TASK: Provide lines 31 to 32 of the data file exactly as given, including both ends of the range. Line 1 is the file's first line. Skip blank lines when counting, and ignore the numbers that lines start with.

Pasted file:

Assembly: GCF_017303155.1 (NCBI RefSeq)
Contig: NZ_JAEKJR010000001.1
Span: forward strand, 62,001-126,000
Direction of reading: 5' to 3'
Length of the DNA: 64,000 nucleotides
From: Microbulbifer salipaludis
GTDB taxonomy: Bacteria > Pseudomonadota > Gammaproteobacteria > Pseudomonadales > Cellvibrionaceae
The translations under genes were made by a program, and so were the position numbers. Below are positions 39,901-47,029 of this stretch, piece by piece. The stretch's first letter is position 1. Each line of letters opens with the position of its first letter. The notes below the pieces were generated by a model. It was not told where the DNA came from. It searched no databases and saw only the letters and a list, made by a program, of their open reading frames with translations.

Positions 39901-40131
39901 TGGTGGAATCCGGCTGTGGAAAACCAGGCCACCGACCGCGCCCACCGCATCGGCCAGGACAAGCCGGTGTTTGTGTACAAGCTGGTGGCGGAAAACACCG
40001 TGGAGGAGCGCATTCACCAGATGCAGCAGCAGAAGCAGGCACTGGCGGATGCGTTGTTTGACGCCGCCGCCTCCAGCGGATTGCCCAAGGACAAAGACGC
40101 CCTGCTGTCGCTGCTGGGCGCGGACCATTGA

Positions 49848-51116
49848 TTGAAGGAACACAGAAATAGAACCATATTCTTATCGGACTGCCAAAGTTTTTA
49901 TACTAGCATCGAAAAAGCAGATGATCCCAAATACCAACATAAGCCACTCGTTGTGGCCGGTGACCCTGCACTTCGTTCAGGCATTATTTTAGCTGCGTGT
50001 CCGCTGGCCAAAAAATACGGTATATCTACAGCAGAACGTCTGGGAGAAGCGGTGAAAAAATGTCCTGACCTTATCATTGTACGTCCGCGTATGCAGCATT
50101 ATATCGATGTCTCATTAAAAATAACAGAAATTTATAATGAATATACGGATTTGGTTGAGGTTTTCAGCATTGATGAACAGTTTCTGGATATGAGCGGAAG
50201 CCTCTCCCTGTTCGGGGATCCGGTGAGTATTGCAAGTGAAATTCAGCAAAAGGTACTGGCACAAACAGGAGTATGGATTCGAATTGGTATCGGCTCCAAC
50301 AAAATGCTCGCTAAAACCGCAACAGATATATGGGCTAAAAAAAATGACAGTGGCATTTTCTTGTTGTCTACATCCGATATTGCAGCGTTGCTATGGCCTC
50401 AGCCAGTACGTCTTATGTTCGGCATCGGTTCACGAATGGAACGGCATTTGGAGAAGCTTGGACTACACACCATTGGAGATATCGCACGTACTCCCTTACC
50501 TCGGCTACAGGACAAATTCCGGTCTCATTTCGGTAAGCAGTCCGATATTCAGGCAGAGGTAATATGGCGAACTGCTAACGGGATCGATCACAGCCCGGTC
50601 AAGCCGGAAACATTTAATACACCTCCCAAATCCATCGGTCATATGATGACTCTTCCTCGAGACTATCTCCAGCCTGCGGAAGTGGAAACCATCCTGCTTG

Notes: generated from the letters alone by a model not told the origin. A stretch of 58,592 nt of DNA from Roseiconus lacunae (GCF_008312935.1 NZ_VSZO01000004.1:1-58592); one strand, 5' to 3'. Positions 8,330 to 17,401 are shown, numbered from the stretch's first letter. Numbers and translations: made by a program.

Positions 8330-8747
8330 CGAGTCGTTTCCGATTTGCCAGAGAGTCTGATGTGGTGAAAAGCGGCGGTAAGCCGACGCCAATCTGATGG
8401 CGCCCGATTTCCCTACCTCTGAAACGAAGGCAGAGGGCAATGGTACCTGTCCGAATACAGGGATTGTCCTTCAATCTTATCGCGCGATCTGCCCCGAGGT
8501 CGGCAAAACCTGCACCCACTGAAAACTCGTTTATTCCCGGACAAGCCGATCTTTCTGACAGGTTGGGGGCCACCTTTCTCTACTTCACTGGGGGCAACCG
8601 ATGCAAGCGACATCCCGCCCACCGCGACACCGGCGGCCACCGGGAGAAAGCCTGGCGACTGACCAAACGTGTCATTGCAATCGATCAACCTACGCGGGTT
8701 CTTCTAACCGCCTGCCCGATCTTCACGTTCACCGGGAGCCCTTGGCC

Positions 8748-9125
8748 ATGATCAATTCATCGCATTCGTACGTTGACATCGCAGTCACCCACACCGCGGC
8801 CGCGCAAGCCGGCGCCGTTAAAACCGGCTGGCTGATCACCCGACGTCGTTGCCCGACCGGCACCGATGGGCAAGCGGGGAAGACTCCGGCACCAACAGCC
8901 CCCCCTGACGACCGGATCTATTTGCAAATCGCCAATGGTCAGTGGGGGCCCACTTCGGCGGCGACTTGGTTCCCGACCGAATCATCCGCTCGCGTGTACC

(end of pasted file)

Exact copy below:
8748 ATGATCAATTCATCGCATTCGTACGTTGACATCGCAGTCACCCACACCGCGGC
8801 CGCGCAAGCCGGCGCCGTTAAAACCGGCTGGCTGATCACCCGACGTCGTTGCCCGACCGGCACCGATGGGCAAGCGGGGAAGACTCCGGCACCAACAGCC